There were a few more visits, though, from Apple's new chief, Allen Klein. "Every so often," notes the director, "he'd say, 'Can I see a little bit?' And he'd see 20 or 30 minutes and then say, 'Yeah, it looks pretty good.'" Though his direction might become a little more involved, at times. "He looked at Part 1, Twickenham, while we were cutting it, and said, 'There's one too many songs in that Part 1. It's 7 minutes too long.' So we found 7 minutes that didn't quite work and took it out. He was pretty smart."

Both the Twickenham and Apple sections were fairly straightforward. Lindsay-Hogg's approach to the Rooftop concert was kept tight, concise and fun. "I didn't want to show the entire concert," which was 43 minutes in length, with some songs given more than one pass, "because I wanted it to be more like a performance. We already had a lot of rehearsal in the runup to the roof, so I didn't want to repeat a song or false start. I wanted it to be like a show."

While one would think managing footage from 11 cameras would be mindboggling, the experienced Gilding knew his way around such challenges. "It was fairly straightforward," he states. "I had it well organized. I had all the pieces numbered, so syncing across cameras was easy. Whenever Tony wanted to cut to an exterior shot, he would just view them and pick the one he wanted."

Interestingly, when Lenny would cut to one of Parrott's street interviews, in the final dub, we hear a reverberated version of the song he has just cut away from, above, behind the interviewee. In reality, though, many or all of those were filmed during breaks, with the music track mixed behind it with reverb, to create the effect.

For both Apple and the rooftop, the team would typically cut to Sutton's Nagra (which had perfect sync to camera), and then, once desired takes had been identified, Lindsay-Hogg would request mono mixes of those recordings, if available, be made by Johns at Olympic, for use in the final track. "If there was good dialogue on the Nagra, we'd use that, and then switch to the 8-track, if we had it," he explains, exercising care, once again with sync, since, with the exception of Rooftop and January 31, the 8-tracks were not synced to camera.

While all of this was going on, the intended accompanying album was taking shape. After a few days' work at Apple, Glyn Johns had a thought. "I felt extremely privileged, watching the four of them, with Billy, doing what they were doing, and almost being a fly on the wall," he says. "They were the biggest band in the world – they had completely rewritten the book on the production of popular music, and had scored a home run every time they did anything. And here we are, the four of them, sitting around, playing together, having a laugh. And I thought this should be the record. It's the perfect way of doing it. Because it would show everybody how they get on with each other, how they interact with each other when they're working."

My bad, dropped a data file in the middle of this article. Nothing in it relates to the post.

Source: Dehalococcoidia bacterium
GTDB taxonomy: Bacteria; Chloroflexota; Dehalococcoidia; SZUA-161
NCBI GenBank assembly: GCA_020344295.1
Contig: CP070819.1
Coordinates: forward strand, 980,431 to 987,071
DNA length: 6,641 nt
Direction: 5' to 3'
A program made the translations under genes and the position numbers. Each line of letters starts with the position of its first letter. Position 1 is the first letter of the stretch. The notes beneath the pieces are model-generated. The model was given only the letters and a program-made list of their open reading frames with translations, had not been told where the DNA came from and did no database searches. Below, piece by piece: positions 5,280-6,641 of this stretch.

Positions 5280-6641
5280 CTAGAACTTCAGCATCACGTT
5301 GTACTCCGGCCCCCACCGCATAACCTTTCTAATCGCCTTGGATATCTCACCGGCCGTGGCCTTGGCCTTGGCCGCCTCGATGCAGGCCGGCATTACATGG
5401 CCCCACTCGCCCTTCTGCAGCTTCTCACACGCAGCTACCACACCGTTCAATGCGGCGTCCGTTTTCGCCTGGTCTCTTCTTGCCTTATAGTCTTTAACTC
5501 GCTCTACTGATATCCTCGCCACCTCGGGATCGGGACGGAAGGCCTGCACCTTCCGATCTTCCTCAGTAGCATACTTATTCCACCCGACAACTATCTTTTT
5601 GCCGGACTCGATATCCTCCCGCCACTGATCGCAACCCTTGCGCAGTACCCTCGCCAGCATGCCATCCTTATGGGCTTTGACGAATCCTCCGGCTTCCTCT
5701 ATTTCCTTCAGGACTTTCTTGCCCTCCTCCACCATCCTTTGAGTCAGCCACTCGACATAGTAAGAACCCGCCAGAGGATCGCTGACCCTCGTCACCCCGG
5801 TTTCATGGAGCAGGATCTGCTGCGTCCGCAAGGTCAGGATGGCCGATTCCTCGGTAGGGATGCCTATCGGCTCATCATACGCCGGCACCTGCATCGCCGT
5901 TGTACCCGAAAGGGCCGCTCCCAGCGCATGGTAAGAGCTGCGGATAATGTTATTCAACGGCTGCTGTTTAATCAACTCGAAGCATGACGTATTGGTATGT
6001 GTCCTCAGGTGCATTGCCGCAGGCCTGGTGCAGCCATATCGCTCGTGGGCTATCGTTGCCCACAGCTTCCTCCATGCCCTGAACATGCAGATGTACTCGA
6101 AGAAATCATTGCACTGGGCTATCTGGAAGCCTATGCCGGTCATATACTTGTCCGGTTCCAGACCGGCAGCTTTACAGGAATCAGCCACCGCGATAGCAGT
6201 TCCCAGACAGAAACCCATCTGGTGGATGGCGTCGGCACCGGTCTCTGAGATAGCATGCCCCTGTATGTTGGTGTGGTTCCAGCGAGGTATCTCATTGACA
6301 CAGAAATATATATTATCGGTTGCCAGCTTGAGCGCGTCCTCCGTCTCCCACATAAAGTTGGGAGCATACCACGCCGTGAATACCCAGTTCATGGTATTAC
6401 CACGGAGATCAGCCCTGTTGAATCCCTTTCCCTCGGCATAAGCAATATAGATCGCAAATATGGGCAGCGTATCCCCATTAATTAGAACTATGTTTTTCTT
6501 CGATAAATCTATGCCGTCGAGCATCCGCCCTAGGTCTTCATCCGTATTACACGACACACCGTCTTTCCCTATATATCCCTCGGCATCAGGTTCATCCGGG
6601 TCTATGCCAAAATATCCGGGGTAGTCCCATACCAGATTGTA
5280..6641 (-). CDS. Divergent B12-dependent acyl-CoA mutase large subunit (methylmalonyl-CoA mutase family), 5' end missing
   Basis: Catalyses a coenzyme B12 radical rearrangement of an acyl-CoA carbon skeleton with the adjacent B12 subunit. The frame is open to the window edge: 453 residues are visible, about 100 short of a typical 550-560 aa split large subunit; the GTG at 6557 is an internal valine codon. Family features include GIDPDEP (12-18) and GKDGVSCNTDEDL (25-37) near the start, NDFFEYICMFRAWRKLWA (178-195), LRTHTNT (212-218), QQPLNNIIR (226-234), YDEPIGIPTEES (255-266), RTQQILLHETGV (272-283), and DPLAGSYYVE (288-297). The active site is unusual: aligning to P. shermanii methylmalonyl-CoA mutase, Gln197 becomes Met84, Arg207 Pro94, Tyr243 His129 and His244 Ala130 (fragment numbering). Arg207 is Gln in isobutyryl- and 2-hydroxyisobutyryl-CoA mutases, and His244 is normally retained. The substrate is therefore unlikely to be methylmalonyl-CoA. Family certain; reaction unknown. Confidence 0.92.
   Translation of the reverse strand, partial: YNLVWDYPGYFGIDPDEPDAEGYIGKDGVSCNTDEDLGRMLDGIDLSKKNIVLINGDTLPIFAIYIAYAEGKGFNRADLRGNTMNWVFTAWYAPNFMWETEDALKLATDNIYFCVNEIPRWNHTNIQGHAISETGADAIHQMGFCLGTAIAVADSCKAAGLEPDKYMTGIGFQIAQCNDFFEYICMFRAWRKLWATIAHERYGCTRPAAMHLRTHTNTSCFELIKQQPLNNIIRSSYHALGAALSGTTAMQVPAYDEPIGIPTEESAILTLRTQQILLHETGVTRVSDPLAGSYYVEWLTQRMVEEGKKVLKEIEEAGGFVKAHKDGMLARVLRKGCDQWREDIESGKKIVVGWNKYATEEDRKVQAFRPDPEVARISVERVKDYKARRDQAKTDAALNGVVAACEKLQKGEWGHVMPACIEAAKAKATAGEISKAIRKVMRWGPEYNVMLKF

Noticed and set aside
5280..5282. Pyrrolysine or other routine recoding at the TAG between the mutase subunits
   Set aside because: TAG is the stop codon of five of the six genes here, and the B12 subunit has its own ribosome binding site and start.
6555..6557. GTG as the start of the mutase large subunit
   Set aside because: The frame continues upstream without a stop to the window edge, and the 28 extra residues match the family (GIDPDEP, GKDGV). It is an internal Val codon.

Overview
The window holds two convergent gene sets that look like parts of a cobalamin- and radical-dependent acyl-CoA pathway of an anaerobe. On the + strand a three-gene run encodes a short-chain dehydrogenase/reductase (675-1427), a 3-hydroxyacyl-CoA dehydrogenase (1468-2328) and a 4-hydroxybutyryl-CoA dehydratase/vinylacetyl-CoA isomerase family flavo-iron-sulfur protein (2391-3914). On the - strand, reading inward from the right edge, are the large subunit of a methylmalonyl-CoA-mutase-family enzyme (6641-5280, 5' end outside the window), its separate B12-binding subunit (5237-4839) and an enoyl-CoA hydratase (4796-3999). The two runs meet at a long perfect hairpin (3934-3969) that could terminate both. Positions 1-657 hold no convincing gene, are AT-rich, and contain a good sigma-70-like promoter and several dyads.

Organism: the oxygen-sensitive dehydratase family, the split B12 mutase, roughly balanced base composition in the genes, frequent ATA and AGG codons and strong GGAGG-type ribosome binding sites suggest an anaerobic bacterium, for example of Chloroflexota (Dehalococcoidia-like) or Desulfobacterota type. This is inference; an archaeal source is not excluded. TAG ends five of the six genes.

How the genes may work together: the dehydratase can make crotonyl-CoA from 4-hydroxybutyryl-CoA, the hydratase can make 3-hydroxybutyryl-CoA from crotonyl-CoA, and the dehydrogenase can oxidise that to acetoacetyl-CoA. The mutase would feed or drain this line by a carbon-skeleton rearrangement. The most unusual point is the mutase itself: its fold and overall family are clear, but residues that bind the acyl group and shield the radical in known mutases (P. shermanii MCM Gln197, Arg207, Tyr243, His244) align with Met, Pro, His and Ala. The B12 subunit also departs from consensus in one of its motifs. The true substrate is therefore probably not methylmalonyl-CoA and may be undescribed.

So beginning on Friday January 24, after working at Apple, he would, on his way home, bring the 8-track reels back to Olympic and mix takes. "I mixed very quickly, over a couple of hours. I strung a few rehearsals together, with a bit of chat and a bit of mickey taking and a bit of jamming, something from the 50s." The process went on for a few days, even drawing "Boy, you sure look tired" comments from the band in the mornings.

The evening after the Rooftop performance, he put his ideas together, and then brought his tape to Apple the following morning and had lacquers cut and gave them to each of them. After giving the disc a listen, "I asked, 'Okay what do you think?' And they, to a man, said, 'You must be joking. Absolutely NO.' So that was put to bed. For me, I just thought, 'Okay, it was just an idea.' I didn't think they'd go for it. But I thought it was pretty cool."

Not long after the end of the Apple sessions, Johns flew to American to work with Steve Miller, eventually coming back later in February and ending up tracking Miller's "My Dark Hour," featuring Paul, at Olympic.

In April, after EMI engineer Jeff Jarratt attempted a mix of "Get Back," for release as a single, the band asked Johns to take a shot at it, which he did, cutting the base track from a take from January 27 with the song's coda from January 28. He also created a mix of "Don't Let Me Down," and the single was rush-released a week later, reaching No. 1 – of course.

At the beginning of the following month, Johns got a call from Paul, asking him to meet him and John at Abbey Road. "I got there, and there was a pile of 8-track tapes in the control room, where we were meeting. And they said, 'Okay, you remember that idea you had? Well, we're now thinking. . . we'd like you to do it. We think it would be a good idea.' I said, 'Okay – great. When do we start?' And they said, 'Well, we're not – we want you to go away and do it on your own. So I took the tapes and went and did it," making his first assembly of the album on May 2, with revisions coming later in the month after notes from the Fabs (including swapping in the single mix of "Get Back" for a previous one).